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Renzo Piano's model for the Art Institute of Chicago's new wing, showing its limestone wall, glass curtain and "flying carpet" roof





A model presenting the view looking south through the central concourse of the Art Institute of Chicago's new north wing





A model presenting an aerial view of the east pavilion, central concourse and west pavilion of the Art Institute of Chicago's new north wing





A collage site plan of the campus of the Art Institute of Chicago, including the proposed new north wing and the "Zero Gravity" bridge to Millennium Park to the north





North elevation of Renzo Piano's new north wing for the Art Institute of Chicago





Renzo Piano shows a model of his "flying carpet" roof, to be built for the Art Institute of Chicago's north wing





View of the Giacometti gallery at Piano's Nasher Sculpture Center, Dallas





"Lamella" model for Renzo Piano's "flying carpet" roof





The installation of a prototype of Renzo Piano's "flying carpet" roof




Chicago Wingding
by Victor M. Cassidy


The Art Institute of Chicago's new wing will be "the most significant new civic building constructed in downtown Chicago since our original Michigan Avenue building opened in 1893," said James Cuno, president and director of the Art Institute of Chicago. Cuno spoke these exuberant words at the wing's groundbreaking ceremony on May 31, 2005. At the climax of this event, the assembled dignitaries, including the mayor of Chicago and his wife, pulled a rope that fired masses of confetti into the air from two cardboard cannons.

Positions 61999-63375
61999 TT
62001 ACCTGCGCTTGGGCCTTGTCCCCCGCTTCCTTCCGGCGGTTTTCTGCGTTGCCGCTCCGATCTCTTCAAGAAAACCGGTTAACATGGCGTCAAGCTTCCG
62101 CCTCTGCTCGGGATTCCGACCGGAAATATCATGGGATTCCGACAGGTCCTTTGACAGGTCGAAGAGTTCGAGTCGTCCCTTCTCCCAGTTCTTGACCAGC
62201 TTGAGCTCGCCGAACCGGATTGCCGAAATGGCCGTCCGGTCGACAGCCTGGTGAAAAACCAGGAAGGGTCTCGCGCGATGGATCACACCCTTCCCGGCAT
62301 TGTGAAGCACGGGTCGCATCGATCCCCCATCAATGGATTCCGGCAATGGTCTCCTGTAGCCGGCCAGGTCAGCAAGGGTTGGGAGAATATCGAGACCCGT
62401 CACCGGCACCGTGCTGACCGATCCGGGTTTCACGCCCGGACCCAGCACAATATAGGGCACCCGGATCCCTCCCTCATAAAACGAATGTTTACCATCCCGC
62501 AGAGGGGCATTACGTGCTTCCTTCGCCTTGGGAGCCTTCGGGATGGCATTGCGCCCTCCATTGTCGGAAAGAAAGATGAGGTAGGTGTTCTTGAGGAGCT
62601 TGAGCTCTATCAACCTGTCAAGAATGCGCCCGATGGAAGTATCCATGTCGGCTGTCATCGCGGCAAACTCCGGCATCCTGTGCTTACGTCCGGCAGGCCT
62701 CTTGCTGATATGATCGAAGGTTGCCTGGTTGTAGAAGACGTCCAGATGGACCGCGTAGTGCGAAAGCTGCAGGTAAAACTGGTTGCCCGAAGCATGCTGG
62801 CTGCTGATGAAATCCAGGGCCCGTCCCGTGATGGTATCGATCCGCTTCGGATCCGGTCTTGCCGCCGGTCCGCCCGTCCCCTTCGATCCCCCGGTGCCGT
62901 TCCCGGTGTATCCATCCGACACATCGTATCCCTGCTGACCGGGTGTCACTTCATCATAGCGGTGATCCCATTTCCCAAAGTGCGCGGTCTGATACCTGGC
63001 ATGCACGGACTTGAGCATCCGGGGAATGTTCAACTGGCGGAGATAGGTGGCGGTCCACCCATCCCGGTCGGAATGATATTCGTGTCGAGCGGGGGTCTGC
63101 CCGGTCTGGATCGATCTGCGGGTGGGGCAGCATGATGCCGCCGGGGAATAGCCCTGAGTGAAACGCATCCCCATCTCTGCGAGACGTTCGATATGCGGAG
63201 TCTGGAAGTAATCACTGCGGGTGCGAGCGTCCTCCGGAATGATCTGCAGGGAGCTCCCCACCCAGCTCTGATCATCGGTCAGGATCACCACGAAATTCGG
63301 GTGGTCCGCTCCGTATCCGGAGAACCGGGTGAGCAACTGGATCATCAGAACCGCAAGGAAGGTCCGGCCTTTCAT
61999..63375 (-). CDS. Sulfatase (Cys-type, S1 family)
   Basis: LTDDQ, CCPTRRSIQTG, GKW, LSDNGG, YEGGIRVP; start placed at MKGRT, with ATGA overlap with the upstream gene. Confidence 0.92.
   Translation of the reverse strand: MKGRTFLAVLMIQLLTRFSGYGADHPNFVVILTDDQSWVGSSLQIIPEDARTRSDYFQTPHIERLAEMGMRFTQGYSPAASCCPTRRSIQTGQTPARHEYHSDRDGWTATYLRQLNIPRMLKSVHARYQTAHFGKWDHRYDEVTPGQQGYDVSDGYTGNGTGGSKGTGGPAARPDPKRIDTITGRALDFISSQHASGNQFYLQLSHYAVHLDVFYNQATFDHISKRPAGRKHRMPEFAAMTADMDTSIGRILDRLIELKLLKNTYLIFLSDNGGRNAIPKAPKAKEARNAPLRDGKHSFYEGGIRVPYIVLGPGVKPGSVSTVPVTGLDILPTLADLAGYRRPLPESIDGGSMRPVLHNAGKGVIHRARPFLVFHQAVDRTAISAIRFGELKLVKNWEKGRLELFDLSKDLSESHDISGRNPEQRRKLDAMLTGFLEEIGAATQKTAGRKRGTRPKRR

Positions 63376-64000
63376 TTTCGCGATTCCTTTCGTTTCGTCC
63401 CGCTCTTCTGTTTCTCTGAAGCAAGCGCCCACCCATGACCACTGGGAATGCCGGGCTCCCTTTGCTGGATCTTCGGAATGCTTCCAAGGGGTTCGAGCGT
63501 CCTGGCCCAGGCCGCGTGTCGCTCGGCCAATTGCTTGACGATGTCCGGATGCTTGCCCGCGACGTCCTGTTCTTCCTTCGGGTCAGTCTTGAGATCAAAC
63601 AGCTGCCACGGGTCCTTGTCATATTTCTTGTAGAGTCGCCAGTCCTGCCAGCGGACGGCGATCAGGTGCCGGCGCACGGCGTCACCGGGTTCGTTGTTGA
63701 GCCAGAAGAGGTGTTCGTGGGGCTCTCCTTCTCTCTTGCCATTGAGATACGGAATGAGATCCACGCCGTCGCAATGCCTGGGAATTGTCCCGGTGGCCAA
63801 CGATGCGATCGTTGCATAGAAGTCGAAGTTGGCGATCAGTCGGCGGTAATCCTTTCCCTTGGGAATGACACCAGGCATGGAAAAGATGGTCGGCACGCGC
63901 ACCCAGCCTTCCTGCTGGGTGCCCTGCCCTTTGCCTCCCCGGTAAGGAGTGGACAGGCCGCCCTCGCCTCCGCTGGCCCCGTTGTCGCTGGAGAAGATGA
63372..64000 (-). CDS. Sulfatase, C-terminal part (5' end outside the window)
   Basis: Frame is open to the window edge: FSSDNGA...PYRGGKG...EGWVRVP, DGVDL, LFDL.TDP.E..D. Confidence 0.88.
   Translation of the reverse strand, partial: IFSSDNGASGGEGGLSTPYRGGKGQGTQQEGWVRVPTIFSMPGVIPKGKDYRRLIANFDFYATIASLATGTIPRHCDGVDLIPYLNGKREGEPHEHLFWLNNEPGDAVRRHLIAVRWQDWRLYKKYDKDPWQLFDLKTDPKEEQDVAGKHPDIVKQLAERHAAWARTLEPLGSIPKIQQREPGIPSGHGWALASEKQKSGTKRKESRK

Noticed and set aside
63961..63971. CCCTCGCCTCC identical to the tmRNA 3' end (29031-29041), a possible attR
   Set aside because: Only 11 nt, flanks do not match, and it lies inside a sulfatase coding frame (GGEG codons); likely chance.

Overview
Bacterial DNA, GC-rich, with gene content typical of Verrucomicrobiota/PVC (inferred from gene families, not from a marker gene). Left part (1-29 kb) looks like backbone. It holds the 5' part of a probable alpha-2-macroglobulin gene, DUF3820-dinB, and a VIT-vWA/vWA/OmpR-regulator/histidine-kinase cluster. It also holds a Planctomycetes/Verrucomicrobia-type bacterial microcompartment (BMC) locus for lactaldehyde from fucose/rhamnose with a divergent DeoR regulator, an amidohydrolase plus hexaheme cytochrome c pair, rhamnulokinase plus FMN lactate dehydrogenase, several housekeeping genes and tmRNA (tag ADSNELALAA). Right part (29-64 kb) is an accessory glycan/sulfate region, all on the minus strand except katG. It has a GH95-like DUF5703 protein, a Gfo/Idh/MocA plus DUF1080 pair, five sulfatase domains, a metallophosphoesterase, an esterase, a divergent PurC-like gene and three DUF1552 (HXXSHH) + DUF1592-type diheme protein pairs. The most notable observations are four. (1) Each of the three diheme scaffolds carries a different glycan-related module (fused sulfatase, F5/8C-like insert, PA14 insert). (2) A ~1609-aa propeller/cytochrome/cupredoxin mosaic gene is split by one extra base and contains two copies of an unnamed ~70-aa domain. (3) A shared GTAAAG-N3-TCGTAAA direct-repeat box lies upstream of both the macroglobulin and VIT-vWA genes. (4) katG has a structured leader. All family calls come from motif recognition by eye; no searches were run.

According to Cuno, the new wing will increase exhibition space in the Art Institute by one third and will become "a museum of modern and contemporary art within an encyclopedic art museum." Construction of the $258 million, 264,000-square-foot expansion began June 1 and is scheduled for completion in the spring of 2009.

Trustee board chair John H. Bryan says that the Art Institute has raised $170 million of the total $285 million campaign goal in gifts and pledges. This is more money than the Art Institute has raised in its past three Capital Campaigns. Naming rights on the new wing go to anyone who gives $25 million.

Three Attached Spaces
The new wing is located in the northeast quadrant of the Art Institute's site, replacing an abandoned theater. Vertically organized, the building is divided into three attached spaces -- a three-story east pavilion, a double-height court and a three-story west pavilion. The east pavilion provides 65,000 square feet of exhibition galleries for modern and contemporary art plus space for photography, film, video and architecture. A 20,000-square-foot education area on the pavilion's first floor doubles the museum's education space and dramatically simplifies access for groups.

The court serves as a north-south pedestrian corridor through the entire museum, connecting the entrance of the new wing on the north to the temporary exhibition galleries (Rice Building) at the southern end. The west pavilion houses galleries, visitor services, a boardroom, a sculpture terrace, a winter garden and a restaurant. Externally the wing is to be clad in Indiana limestone with a glass double curtain wall.

"Little Italian Town"
The Renzo Piano Building Workshop in Paris is responsible for the new wing's design. Piano is well on his way to becoming the architect of choice for museum projects. His credits include the Centre Georges Pompidou in Paris (1978), the Menil Collection in Houston (1987), the Beyeler Foundation Museum outside Basel (1997) and the Nasher Sculpture Garden in Dallas (2003); he's also overseeing the expansions of two New York arts institutions, the Morgan Library and the Whitney Museum.

Piano is "especially sensitive to the showing and seeing of art," said Cuno. He brings natural light into art museums to invigorate the viewing experience without damaging the art.